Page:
Growth in Grocery
Last year, food and beverage accounted for 20 percent of Target’s sales, but that number will likely climb as the retailer increases investments in this area. In Q2 of this fiscal year, Target’s comp sales in the food and beverage category grew by “the low double digits,” second only to the apparel category, which also saw double-digit growth. This growth has been driven by the increased popularity of the retailer’s same-day services, as well as the addition of 5,000 more items, including adult beverages, fresh produce and meal kits, available through Drive Up and Pick Up.
Target’s owned brands, which in grocery include the two-year-old Good & Gather label and the Favorite Day label that debuted in April, have further lifted its sales in the category. Good & Gather generated $2 billion in sales in 2020, and now includes Signature and Plant Based lines, for a total of 2,000+ products and counting. Building on the success of Good & Gather, Favorite Day features more than 700 high-quality, carefully crafted items across bakery, snacks, candy, ice cream, cake decorating supplies, and more. The company’s expanding roster of private labels is a “huge part” of its strategic imperative, according to Chief Growth Officer Christina Hennington.
Updates to Executive Leadership Team
This past February, amid strong sales performance and continued investments to acquire more market share, Target announced significant updates to its executive leadership team that will “create new opportunities for key leaders to bring their knowledge and experiences to different areas of the business” – particularly food and beverage and e-commerce. Rick Gomez, who has been with Target since 2013, was named executive vice president and chief food and beverage officer. Gomez succeeds 15-year Target veteran Stephanie Lundquist, former president of food and beverage, who announced her departure from the organization earlier this year. Cara Sylvester, who joined Target in 2007 and previously served as senior vice president of home, was promoted to Gomez’s former role of executive vice president and chief marketing and digital officer.
The company also named Katie Boylan as executive vice president and chief communications officer and Christina Hennington as executive vice president and chief growth officer, a new role for the company. In this new role, Hennington will “identify and pursue revenue-generating strategies.” Jill Sando will take on Hennington’s role and become executive vice president and chief merchandising officer. According to Brian Cornell, Target’s chairman and CEO, “these moves will drive Target’s position as a best-in-class retailer today and well into the future.”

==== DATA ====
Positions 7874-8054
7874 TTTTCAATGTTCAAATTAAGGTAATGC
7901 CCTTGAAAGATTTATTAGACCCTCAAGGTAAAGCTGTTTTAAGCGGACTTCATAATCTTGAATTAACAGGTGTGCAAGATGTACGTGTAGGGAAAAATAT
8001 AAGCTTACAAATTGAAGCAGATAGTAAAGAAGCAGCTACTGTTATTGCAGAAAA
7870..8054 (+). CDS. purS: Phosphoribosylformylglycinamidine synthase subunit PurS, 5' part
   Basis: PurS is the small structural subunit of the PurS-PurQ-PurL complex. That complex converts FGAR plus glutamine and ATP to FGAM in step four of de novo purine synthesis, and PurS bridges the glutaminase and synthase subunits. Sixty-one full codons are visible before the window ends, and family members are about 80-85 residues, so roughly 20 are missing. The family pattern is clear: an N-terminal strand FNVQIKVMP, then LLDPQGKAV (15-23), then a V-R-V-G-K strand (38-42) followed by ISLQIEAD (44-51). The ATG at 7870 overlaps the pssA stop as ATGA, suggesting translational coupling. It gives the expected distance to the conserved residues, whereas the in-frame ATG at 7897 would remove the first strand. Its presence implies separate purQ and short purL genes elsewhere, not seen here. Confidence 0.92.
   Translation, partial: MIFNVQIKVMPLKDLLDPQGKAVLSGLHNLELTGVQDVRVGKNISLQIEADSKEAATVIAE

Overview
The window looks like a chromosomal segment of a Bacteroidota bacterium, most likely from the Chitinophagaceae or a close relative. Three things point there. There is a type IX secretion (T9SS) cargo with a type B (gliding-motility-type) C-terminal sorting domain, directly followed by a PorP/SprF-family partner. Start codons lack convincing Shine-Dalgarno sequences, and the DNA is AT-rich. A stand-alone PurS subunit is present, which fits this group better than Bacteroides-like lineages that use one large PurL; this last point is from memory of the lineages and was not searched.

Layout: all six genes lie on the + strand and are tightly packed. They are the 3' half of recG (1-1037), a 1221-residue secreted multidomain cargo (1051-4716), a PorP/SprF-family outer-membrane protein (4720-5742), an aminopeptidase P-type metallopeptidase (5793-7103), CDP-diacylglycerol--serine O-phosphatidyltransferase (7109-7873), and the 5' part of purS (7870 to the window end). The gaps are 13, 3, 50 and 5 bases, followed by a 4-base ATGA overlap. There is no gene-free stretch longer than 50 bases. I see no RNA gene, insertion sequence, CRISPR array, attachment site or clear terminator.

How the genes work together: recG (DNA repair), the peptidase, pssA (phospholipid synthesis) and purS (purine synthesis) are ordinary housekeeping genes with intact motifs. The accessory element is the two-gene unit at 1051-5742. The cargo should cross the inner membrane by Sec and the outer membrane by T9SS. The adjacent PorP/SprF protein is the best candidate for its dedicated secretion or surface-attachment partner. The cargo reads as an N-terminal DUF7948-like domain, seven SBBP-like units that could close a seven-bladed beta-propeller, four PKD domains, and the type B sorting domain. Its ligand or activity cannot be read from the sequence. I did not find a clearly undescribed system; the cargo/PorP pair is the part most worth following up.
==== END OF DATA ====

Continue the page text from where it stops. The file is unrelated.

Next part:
“On Target” For Future Growth?
As the COVID-19 pandemic roars past its one and a half year anniversary and more adult Americans are vaccinated, will the retailer continue to be “on target” for future growth?
Initial signs point to yes, thanks in large part to Target’s unique operating model. In the retailer’s Q1 2021 earnings call, Cornell brought up two contrasting scenarios that demonstrate the flexibility of its model and how its stores and digital channels work together to drive guest engagements. During last year’s call, the company was highlighting a digital comp of 141 percent, driven by more than 275 percent growth in same-day services. Store comps also increased, but only by about 1 percent. Compare that to Q1 of this year, when shoppers began feeling more comfortable returning to stores. Target’s store comp increased 18 percent, accounting for the vast majority of its growth. At the same time, however, the retailer’s digital comp sales also grew 50 percent on top of last year’s enormous number. As Cornell said, “This is the power of ‘and.’ Guests go to Target because of our stores and our digital options. Not one versus the other.”